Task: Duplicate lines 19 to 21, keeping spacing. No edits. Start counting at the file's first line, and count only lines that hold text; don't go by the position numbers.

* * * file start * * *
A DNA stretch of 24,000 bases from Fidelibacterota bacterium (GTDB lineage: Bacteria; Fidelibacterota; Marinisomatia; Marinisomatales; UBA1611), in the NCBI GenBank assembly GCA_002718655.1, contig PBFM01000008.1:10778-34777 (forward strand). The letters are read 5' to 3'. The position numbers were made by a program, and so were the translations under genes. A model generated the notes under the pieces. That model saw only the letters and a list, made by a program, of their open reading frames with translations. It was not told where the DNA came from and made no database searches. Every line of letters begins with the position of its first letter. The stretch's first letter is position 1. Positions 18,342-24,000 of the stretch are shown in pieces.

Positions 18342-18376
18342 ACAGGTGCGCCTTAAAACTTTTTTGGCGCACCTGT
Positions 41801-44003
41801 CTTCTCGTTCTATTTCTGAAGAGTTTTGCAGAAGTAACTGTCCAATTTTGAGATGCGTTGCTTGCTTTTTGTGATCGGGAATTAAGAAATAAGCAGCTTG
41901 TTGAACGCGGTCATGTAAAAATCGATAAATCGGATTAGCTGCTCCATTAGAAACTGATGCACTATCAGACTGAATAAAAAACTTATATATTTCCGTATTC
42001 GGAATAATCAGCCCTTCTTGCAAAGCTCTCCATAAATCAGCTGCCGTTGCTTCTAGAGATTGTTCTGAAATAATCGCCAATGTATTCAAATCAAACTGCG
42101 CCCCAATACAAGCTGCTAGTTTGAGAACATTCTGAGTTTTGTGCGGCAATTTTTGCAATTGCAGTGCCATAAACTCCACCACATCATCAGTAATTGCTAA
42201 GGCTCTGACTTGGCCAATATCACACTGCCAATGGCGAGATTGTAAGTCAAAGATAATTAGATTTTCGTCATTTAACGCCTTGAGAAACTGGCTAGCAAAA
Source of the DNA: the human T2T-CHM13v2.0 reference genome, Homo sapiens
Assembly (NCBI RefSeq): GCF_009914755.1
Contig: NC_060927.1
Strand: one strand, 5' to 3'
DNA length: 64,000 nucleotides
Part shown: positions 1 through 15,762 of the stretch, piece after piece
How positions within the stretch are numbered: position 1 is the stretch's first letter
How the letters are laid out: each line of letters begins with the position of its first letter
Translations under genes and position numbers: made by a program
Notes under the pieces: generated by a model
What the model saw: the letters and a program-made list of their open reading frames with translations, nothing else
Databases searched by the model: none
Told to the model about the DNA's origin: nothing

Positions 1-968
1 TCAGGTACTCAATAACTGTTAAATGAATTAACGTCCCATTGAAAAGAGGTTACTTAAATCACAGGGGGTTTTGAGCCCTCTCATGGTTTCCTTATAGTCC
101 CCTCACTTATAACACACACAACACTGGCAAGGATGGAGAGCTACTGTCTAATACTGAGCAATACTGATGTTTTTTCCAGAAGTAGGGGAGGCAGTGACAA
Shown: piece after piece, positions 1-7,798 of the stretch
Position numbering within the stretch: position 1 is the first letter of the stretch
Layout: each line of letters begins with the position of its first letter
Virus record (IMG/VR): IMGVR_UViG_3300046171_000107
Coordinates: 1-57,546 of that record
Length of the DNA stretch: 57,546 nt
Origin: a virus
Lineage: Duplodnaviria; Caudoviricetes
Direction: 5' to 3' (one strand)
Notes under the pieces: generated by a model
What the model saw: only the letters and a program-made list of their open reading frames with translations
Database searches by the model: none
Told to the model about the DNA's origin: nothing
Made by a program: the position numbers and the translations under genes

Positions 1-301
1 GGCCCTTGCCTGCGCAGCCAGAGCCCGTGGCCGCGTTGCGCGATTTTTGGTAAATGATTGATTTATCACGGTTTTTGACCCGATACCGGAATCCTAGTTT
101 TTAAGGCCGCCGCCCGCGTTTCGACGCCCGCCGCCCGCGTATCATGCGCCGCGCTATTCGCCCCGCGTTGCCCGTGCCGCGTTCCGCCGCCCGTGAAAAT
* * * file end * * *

Notes under the pieces: generated by a model
What the model saw: the letters and a program-made list of their open reading frames with translations, nothing else
Databases searched by the model: none